of alternately opening and closing a local circuit, containing a source of current Band 120 a receiving or translating device D. The controller cZ, if desired, may consist of two fixed electrodes separated by a minnte air-

gap 01' weak dielectric film, which breaks down more or less suddenly when a definite 125 difference of potential is reached at the terminals of the condenser and returns to its original state II pon the passage of the discharge.

Still another modification is shown in Fig. 130 4, in which the source S of radiant energy is

a special form of Roentgen tube devised by



me, having but one terminal lc, generally of specifically:describedwith reference to Fig, 2 aluminium, in the form of half a sphere, with and also that thespecialdetails of construction

a plain polished snrface on the front side, and arrangementof the several parts of the from Which the streams are thrown off. It apparatus may be very greatly varied with- 70

5 may be excited by attaching itto one of tile out departure from the iuvention.

terminals orany generator of sufficiently high Having described my invention, what I

electromotive force; but whatever apparatus claim is__: -

be. used it is important that the tube be ex- 1. An apparatus for ntilizing radiant en-

hausted to a high degree, as otherwise it might ergy, comprising in combination a condenser, 75

10 prove entirely ineffective. The working or one armature of which is subjected to the acdischarge circuit connected to the terminals tion of rays or radiations, independent means

T T' of tho condenser includes in this case for charging the other armature, a circuit and the primary p of a transformer and a circuit- apparatus therein adapted to be operated or controller comprising a fixed terminal or controlled by the discharge of the condenser, 80

IS brush t and a movable terminal t'in the shape as set forth ..

'of a wheel, with conducting and insulating 2. An apparatus for utilizing radiant ensegments, which may be rotated at an arbi- ergy, comprising in combination, acondenser, trary speed by any suitable means. In in- one armature of which is subjected to the ae-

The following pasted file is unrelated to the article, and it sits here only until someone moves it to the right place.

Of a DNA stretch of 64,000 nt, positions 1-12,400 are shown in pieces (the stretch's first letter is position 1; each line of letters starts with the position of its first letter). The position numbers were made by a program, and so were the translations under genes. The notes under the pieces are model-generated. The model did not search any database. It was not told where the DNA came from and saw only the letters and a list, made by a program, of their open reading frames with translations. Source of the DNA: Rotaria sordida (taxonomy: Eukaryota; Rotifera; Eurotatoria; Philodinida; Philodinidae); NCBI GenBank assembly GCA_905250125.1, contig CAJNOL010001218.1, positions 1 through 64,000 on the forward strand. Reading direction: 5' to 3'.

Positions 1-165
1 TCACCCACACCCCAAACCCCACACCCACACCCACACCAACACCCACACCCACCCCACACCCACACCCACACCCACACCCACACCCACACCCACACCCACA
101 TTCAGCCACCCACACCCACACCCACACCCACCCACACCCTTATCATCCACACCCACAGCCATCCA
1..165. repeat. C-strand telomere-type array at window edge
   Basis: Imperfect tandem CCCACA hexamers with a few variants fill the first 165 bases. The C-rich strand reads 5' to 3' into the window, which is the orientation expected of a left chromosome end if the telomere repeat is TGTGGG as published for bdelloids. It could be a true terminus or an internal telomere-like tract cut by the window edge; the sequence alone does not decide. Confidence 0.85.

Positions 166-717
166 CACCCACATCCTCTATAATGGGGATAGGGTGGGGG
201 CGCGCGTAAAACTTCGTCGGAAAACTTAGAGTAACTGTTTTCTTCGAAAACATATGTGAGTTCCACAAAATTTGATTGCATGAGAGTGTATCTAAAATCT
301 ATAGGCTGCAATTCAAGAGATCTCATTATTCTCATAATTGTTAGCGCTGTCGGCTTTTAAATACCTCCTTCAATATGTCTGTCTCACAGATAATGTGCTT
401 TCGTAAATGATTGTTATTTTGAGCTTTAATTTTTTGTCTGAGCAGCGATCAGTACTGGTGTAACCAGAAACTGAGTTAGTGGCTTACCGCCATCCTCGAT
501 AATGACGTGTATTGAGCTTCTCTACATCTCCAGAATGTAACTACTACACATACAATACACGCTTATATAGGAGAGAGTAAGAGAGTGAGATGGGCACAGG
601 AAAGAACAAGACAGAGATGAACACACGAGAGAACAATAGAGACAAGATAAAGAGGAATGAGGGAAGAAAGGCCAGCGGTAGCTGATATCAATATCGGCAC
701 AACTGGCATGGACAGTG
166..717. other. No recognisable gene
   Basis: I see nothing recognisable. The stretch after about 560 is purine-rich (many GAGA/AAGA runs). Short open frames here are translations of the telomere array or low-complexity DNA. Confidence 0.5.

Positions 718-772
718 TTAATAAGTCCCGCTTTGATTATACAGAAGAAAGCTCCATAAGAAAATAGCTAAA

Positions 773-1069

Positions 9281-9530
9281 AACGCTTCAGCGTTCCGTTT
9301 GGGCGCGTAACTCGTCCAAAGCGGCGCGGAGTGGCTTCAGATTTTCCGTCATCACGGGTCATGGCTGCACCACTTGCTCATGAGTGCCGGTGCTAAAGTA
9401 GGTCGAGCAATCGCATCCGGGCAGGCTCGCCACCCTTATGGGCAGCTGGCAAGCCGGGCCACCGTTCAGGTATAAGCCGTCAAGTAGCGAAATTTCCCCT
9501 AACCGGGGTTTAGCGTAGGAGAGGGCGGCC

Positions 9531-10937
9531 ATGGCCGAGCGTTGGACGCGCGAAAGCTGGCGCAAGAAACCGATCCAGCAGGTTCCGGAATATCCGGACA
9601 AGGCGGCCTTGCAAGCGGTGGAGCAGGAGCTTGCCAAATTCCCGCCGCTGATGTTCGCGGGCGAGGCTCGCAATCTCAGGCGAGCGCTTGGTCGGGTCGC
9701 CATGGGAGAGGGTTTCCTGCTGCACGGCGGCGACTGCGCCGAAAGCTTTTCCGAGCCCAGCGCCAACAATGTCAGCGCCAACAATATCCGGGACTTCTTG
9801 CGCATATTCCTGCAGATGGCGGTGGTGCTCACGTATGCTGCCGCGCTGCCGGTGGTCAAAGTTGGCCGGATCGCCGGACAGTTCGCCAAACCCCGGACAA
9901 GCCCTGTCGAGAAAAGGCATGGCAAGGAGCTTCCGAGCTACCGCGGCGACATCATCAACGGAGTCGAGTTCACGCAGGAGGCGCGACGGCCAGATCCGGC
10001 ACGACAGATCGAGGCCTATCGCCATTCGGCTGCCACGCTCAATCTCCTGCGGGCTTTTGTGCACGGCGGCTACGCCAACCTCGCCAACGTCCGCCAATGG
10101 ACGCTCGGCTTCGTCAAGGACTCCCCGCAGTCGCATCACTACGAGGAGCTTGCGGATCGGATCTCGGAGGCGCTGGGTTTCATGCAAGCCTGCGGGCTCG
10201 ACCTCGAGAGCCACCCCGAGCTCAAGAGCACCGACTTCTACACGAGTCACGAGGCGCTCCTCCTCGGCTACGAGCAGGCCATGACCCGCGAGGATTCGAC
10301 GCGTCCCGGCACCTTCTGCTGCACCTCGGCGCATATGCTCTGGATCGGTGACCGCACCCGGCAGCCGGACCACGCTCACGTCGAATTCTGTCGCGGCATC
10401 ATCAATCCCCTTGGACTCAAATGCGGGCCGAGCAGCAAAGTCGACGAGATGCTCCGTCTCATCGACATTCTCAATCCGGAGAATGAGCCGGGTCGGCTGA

d uctive relation to the primary wire or coil p tionof rays or radiations, independent means 85

20 is a secondary 8, usnallyof a much greater for charging the other armature, a local cirn umber of turns, to the ends of which is con- cuit connected with the condenser-terminals, nected a receiver R. The terminals of the a circuit-controller therein and means adapted condenser being connected, as indicated, one to be operated or controlled by the discharge

to an insulated plate P and the other to a of the condenser when the local circuit is 90

25 grounded plate P', when the tube S is excited closed, as set forth. .

rays or streams of matter are emitted from 3. An apparatus for utilizing radiant enthe same, which con vey a positi ve charge to ergy, comprising in combination, a condenser, the plateP and condenser-terminal T, while one terminal of which is subjected to the aeterminalT' is contlnuously receiving nega-I tion of rays or radiations, independent means 9:;

30 tive electricity from the plate P'. This, as for charging the other armature, a local eirbefore explained, results in an accumulation Icuit connected with the condenser-terminals,